Opposite-Sex Civil Partnerships

Thank you for contacting me about the future of civil partnerships. 

I welcome the announcement that the law will be changed to allow opposite-sex couples in England and Wales to enter into a civil partnership. This will address the imbalance that allows same-sex couple to choose between a marriage and a civil partnership, but not mixed-sex couples. There are a range of reasons for people not wanting to get married and I am pleased that civil partnerships will provide an alternative option that brings legal certainty and stability to their families. This will ensure that more children have the best start in life. 

Same-sex couples in England and Wales can either get married or enter a civil partnership, whereas opposite-sex couples can currently only get married. Same-sex civil partnerships became law in 2005, and I am incredibly proud that legislation creating equal same-sex marriage was introduced in 2014. In June 2018, the Supreme Court ruled that the 2004 Act was incompatible with the European Convention on Human Rights. There are over 3.3 million cohabiting couple families in the UK, living together with shared financial responsibilities and 1.2 million of these have children. Currently, if an unmarried parent dies there is no legal entitlement for assets to be shared with a cohabiting partner and nor does the exemption to inheritance tax apply. Providing the option for opposite-sex civil partnerships will protect families in such a difficult time and ensure children have the stability they need to thrive.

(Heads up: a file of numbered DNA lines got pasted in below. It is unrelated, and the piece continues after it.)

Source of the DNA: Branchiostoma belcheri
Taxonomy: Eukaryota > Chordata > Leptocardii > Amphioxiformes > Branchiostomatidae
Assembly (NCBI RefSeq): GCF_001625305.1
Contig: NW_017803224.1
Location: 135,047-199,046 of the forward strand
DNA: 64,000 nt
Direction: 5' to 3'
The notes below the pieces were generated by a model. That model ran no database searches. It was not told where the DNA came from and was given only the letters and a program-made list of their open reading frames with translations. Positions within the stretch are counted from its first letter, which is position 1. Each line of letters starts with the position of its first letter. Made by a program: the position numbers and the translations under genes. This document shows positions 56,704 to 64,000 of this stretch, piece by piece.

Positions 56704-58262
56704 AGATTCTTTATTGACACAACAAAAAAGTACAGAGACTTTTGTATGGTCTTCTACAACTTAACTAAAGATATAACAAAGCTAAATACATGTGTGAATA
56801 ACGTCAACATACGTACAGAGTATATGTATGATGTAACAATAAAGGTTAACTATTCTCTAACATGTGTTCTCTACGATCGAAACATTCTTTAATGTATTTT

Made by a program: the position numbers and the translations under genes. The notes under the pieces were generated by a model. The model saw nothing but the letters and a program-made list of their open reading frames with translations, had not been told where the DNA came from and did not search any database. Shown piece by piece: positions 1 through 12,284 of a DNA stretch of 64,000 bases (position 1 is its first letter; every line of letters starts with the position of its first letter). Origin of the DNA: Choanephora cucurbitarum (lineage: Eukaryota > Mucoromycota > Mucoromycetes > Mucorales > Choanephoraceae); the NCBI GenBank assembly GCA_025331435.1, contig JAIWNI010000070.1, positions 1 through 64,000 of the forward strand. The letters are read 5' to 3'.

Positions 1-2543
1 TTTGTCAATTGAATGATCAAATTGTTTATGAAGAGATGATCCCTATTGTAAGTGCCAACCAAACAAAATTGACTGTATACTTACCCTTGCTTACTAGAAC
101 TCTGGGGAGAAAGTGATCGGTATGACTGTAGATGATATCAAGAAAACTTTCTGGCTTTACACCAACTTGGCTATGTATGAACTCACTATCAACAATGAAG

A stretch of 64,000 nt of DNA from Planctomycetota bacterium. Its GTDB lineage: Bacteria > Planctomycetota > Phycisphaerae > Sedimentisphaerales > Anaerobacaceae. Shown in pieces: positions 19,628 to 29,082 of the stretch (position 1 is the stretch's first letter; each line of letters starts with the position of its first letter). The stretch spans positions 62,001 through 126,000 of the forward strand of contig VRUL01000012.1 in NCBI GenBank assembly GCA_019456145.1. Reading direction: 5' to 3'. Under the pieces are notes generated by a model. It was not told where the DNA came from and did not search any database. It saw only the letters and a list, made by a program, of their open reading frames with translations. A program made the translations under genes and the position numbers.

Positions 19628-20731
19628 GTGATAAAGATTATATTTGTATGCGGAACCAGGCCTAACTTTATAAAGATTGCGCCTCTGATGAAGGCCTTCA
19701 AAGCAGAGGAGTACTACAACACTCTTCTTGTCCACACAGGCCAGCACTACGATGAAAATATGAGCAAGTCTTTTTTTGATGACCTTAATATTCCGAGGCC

I understand that there a number of legal issues to consider, especially across pension and family law, but I am encouraged that a consultation will run on the technical details. I know that ministers are keen to ensure that the change in law happens as soon as possible.